Bifenthrin is known to provide some control of Hemepteran insects of the family Lygaeidae, particularly those known to the skilled artisan as chinch bugs, big-eyed bugs or false chinch bugs. However, the length of control of chinch bugs, particularly the southern chinch bug, Blissus insularis, using bifenthrin may not be completely satisfactory at doses below 0.2 lb Al/A.

An object of the present invention is to provide a new method of controlling some lawn pests, including chinch bugs. Another object of the present invention is to provide a new composition of insecticides to control some lawn pests, including chinch bugs. These and other objects of the invention are met in whole or in part by the means of the present invention.

SUMMARY OF THE INVENTION

The present invention provides a method of controlling chinch bugs in turfgrass, which method comprises

    • (a) providing a composition comprising a synergistically effective amount of imidacloprid and bifenthrin, and
    • (b) applying the composition to the turf.

The present invention also provides a method of controlling surface feeding pests in turf grass in need of chinch bug control comprising applying a composition comprising bifenthrin and imidacloprid at a rate which in one application of the composition provides control that is substantially biologically equivalent to 1.8 to 2.5 applications of bifenthrin at the same rate of application of bifenthrin.

The present invention also provides a composition comprising a synergistically effective amount of imidacloprid and bifenthrin which in use controls chinch bugs in turfgrass.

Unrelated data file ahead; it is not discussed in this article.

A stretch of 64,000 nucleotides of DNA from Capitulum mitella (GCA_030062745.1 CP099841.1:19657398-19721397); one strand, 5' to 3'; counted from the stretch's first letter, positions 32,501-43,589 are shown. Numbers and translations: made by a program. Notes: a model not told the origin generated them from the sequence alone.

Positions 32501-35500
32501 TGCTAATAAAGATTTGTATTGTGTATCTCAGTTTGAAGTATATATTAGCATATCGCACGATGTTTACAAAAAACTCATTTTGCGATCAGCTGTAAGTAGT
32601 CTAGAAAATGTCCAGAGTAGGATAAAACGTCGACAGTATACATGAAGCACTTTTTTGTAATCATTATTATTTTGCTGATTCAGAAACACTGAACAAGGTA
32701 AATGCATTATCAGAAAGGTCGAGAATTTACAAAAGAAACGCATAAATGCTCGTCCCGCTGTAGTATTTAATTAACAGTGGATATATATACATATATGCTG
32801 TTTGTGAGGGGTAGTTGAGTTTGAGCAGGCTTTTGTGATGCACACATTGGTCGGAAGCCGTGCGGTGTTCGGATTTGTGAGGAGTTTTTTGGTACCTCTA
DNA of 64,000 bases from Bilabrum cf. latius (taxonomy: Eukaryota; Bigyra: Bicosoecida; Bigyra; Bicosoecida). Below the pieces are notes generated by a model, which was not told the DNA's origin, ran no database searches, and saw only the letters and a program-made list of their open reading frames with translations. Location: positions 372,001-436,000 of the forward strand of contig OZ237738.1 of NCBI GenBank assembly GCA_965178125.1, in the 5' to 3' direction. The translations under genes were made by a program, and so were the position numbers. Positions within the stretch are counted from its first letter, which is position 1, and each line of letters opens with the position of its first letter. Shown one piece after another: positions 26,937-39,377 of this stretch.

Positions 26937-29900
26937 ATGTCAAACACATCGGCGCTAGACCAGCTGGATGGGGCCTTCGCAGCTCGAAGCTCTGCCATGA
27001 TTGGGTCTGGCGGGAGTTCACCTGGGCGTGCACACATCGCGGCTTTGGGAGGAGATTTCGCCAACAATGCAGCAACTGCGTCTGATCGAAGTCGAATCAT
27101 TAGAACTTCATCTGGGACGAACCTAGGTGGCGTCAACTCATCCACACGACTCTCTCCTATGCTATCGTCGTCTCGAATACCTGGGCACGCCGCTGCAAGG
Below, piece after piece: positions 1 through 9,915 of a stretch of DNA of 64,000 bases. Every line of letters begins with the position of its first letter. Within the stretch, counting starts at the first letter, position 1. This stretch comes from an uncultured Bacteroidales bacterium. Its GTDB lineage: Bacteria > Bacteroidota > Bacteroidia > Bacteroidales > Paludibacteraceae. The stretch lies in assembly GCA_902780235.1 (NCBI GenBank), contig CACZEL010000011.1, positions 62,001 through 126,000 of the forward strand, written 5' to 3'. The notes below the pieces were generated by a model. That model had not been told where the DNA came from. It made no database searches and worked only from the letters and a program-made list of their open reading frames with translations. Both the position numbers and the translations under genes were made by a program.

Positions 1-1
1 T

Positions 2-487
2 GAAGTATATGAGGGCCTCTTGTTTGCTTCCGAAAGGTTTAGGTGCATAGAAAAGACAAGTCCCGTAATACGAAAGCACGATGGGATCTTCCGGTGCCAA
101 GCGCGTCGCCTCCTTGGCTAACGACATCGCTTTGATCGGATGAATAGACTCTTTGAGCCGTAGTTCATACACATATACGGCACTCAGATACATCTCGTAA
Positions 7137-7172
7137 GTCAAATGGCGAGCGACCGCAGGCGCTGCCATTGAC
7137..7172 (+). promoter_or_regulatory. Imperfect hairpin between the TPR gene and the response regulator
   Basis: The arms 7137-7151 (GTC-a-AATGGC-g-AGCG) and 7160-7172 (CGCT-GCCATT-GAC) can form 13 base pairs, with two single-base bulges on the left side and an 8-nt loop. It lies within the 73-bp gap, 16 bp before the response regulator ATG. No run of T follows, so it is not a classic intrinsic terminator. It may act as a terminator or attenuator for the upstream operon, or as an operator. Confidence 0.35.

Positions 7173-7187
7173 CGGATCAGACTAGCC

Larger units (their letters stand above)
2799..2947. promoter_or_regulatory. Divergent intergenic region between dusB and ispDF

The present invention also provides a product for the control of chinch bugs which comprises the separate, sequential or simultaneous application of imidacloprid and bifenthrin.

BRIEF DESCRIPTION OF THE DRAWINGS

FIG. 1 shows test results showing the effectiveness of a soluble composition according to Example 1 on chinch bugs.

FIG. 2 shows test results showing the effectiveness of a granular composition according to Example 1 on southern and tawny mole crickets.

DETAILED DESCRIPTION OF THE INVENTION

Generally, imidacloprid and bifenthrin are admixed to form the composition. The composition may be a solid or liquid composition according to the knowledge of the skilled artisan. Examples of suitable compositions include granules, dusts, powders, and wettable powders. Suitable liquids include emulsifiable concentrates, solutions, flowables, suspension concentrates and suspensions.